Proceedings of the Human Factors & Ergonomics Society 52nd Annual Meeting, New York, NY (September 2008)
Data fusion systems are increasingly being used to support military planning and decision making. Typically these systems are designed around the current capabilities of particular data collectors (e.g., sensors) and processing algorithms. They incorporate an “ontology” that reflects the designer’s perception of the key features of the world (e.g., types of threats, classes of vehicles to be tracked) and how these can be parsed by the data fusion systems. As a consequence, they are limited in their ability to adapt to the dynamic changes that inevitably arise in the operational environment (e.g., new sensors, weapons, tactics). This is representative of a more generic problem with current approaches to system design that result in rigid systems that are unable to evolve to keep pace with changing operational conditions. In this paper, we present the results of an analysis, design, and development effort intended to move away from traditional data fusion systems towards evolvable human-in-the-loop data fusion systems. We discuss the analysis we conducted in support of an evolvable system design and provide an overview of the prototype evolvable data fusion system architecture we are developing.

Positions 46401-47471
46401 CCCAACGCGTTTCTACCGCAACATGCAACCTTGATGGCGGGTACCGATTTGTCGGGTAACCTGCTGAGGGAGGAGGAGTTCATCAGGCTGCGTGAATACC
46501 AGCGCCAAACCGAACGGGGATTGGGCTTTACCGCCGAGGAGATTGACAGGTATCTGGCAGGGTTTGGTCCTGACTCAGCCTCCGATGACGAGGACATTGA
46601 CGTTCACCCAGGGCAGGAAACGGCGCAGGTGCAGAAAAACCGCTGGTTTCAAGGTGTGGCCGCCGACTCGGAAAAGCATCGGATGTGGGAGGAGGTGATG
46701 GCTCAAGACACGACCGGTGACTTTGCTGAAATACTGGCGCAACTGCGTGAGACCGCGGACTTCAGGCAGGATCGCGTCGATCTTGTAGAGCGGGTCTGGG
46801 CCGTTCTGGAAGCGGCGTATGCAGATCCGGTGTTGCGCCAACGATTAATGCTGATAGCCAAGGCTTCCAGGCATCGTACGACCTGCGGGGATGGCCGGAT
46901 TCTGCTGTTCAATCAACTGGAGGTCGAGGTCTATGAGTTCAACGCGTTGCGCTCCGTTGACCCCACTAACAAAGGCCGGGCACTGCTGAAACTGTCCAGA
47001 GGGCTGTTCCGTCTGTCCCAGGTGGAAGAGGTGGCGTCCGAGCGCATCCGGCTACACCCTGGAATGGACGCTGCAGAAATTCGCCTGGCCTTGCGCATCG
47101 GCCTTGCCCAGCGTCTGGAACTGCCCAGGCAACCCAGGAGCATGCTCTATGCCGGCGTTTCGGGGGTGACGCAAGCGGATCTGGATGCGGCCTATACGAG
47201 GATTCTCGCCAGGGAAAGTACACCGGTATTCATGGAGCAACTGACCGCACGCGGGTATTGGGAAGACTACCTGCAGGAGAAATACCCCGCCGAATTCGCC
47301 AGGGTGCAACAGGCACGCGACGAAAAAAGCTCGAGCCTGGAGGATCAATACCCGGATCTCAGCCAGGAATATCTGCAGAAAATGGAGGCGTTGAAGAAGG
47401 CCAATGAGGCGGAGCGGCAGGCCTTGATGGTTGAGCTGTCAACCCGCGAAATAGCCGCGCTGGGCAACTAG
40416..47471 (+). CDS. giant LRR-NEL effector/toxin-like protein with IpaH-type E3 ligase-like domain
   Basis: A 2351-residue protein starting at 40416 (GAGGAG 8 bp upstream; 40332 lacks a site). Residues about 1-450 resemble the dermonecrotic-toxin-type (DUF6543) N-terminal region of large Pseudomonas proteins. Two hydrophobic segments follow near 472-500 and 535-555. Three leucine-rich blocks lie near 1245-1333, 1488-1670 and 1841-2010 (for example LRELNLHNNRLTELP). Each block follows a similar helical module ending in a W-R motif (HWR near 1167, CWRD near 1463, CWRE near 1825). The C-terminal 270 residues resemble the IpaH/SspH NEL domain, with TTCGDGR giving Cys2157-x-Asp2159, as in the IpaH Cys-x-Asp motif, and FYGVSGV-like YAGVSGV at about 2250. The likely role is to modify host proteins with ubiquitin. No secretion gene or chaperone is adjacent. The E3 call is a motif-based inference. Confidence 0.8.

1 Charles River Analytics
2 U.S. Army RDECOM CERDEC I2WD
3 Roth Cognitive Engineering
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